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NFL notebook: Romo gives up offseason golf

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Dallas Cowboys quarterback Tony Romo has given up offseason golf to keep his back healthy and focus just on football.

The 35-year-old Romo, who underwent two back surgeries in 2013, has taken part in all six of the organized team activities during the last two weeks.

“Well, I love football,” Romo told reporters last week at the Dallas Cowboys Women’s Association’s charity fashion show chaired by his wife, Candice. “I think what you find is that you love the game of football so much that it’s easy to have other things take a back seat.”

Romo is a scratch golfer, even making attempts to qualify for the U.S. Open, but he has put away his golf clubs this summer.

“I love to compete,” said Romo, who also had a fantasy sports event in Las Vegas canceled Friday because of the NFL’s concerns with the event’s connection to a casino property. “I think anybody who knows me well knows that competition is what I thrive on, regardless of what it is in life. I tell my wife sometimes, as long as I’m able to compete on a daily basis with something, I sleep well at night. I thrive on that.

“I’ve made it a competition with myself and I think that’s something that I’ve learned, that I’ve loved, which I’ve said before is competition. I’ve made it a competition to be at my best with my back, with my training, and I think that’s allowed me to consistently get stronger each day, each week, each month since the surgery last year. It’s showing in the strength department being able to go longer periods of time.”

In addition to the back surgeries in 2013, Romo missed one game last year with two transverse process fractures. His sacks dropped from 35 in 2013 to 29 in 2014, with an increased focus on the running game.

The four-time Pro Bowler is coming off the best season of his career, throwing for 3,705 yards with 34 touchdowns and nine interceptions for a passer rating of 113.2 during the Cowboys’ 12-4 season.

—The Cowboys, already using drones to film part of the team’s OTAs, plan to add virtual reality to help players improve on the field.

According to tech blog re/Code and confirmed by ESPN, the Cowboys have struck a deal with StriVR Labs, a virtual reality company with software that allows players a 3-D look at live action from practice using a virtual reality headset.

The Cowboys have added a new room for the system at their Valley Ranch facility in Irving, Texas, using the latest technology.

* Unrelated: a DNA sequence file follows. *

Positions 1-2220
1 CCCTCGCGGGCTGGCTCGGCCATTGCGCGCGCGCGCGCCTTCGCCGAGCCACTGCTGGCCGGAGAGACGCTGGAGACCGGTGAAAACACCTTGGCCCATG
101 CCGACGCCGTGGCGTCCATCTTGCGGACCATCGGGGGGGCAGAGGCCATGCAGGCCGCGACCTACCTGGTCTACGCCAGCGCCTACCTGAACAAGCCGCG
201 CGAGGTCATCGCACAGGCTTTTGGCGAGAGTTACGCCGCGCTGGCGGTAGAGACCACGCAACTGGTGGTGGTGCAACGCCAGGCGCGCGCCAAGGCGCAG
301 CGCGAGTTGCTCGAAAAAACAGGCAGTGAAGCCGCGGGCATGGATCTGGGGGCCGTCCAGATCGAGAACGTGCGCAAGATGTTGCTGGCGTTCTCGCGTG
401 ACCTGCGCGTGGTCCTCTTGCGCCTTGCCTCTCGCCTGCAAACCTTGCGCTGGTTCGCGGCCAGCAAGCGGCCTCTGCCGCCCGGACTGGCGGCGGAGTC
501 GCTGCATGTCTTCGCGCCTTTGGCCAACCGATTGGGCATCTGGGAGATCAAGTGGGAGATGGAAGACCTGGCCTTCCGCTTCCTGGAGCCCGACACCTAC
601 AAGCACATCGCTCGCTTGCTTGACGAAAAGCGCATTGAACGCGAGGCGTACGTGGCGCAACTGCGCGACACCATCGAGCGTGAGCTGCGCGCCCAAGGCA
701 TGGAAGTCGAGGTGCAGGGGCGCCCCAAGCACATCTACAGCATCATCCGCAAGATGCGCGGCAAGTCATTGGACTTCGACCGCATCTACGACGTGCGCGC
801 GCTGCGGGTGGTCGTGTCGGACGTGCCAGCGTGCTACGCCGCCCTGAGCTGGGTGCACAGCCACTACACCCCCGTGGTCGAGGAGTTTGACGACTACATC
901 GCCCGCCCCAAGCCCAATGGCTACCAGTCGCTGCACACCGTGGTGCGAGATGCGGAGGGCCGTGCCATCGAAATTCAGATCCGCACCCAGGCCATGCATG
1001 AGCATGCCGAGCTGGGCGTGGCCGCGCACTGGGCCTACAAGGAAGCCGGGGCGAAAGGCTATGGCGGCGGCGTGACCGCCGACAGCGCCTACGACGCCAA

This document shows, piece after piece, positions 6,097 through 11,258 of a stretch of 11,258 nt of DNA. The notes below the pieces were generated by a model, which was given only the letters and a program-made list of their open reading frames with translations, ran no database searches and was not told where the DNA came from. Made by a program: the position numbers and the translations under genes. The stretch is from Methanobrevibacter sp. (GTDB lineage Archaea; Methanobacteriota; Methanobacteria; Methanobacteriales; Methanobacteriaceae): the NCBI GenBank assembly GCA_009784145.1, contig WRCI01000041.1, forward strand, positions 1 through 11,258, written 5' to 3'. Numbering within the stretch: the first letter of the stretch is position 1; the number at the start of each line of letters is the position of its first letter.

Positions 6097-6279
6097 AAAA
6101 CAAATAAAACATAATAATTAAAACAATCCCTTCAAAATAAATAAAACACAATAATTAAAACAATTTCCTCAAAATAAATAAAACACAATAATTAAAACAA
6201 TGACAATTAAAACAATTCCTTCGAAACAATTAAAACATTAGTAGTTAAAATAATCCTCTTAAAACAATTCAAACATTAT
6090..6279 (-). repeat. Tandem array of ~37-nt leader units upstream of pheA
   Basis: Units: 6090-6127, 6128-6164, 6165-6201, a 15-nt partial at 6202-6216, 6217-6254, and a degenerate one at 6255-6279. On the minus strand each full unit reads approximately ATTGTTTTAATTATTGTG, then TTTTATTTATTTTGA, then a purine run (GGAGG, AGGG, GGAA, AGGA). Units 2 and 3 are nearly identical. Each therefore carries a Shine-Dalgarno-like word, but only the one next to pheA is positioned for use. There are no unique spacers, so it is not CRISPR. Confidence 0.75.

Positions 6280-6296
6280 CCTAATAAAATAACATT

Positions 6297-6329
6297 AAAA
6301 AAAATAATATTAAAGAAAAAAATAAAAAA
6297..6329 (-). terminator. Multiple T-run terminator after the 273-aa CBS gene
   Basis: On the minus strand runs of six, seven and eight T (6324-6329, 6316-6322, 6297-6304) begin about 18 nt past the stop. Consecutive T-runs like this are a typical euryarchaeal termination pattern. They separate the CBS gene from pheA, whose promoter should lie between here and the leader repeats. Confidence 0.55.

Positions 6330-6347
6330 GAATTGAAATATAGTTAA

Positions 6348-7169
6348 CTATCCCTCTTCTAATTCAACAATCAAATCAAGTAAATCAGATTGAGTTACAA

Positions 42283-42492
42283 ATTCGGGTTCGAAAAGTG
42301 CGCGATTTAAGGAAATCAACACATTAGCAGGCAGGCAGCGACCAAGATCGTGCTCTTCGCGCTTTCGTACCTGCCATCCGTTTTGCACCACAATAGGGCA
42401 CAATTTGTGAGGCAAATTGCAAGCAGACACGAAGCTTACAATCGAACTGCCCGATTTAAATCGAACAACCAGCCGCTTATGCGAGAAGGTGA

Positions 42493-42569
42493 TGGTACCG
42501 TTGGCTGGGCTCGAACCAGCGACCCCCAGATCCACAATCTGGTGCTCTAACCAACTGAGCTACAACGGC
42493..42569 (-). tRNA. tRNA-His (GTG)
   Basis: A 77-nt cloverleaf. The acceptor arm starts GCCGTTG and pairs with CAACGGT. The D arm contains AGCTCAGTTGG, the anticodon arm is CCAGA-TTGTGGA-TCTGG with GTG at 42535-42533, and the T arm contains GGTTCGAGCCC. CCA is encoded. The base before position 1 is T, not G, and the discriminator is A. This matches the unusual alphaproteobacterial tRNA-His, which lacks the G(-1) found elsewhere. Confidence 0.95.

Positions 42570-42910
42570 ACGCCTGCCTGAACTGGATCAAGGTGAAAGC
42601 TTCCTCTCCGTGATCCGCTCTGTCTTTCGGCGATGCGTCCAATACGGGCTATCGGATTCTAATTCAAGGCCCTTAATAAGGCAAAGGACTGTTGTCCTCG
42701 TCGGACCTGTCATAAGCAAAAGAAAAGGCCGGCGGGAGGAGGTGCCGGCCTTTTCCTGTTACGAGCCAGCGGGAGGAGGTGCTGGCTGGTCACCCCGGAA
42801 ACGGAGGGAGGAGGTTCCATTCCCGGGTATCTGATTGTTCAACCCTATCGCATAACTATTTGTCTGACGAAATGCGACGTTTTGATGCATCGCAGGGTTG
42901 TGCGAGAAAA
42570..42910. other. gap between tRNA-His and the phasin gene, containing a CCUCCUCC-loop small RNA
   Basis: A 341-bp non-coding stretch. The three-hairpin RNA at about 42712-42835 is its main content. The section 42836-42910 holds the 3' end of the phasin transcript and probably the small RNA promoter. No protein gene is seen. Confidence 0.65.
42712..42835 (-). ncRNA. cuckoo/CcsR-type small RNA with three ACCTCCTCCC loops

Former Stanford kicker Derek Belch developed the program that was used at his former school. StriVR also signed deals at Arkansas, Auburn, Clemson, Vanderbilt and Dartmouth.

The Cowboys have used a stationary camera behind the line of scrimmage during OTAs to give a 360-degree view of the plays, complete with sound. Quarterbacks and other players will wear a headset that allows them to see a live-action 3-D replay of a play from any direction. The system also will allow coaches to see if the players are making the proper reads or checks during each play.

—New York Giants quarterback Eli Manning, with a year under coordinator Ben McAdoo’s offense, hopes that will allow him to be even better in 2015.

Manning bounced back from a poor 2013 season to complete a career-high 63.1 percent of his passes in 2014, with 30 touchdowns against 14 interceptions.

At this time last year, Manning also was coming off ankle surgery that limited his practice involvement during OTAs while the Giants were installing McAdoo’s new offense.

“It was important having this last month — watching the film, talking a lot about the mechanics, the footwork, being able to go outside with him and working on a lot of drill work,” Manning said last week during OTAs, via the team’s official website. “A lot of it is stuff I wasn’t able to do last year. I was coming off the ankle surgery, I had a new offense — of lot of things going through the mind, trying to figure out concepts. This year, I understand the concepts. I’m still working on it, but I’m concentrating on the footwork and the mechanics and the timing of everything. It was great to have that this year and kind of get back to the basics of everything. I feel comfortable, I feel real good right now.”


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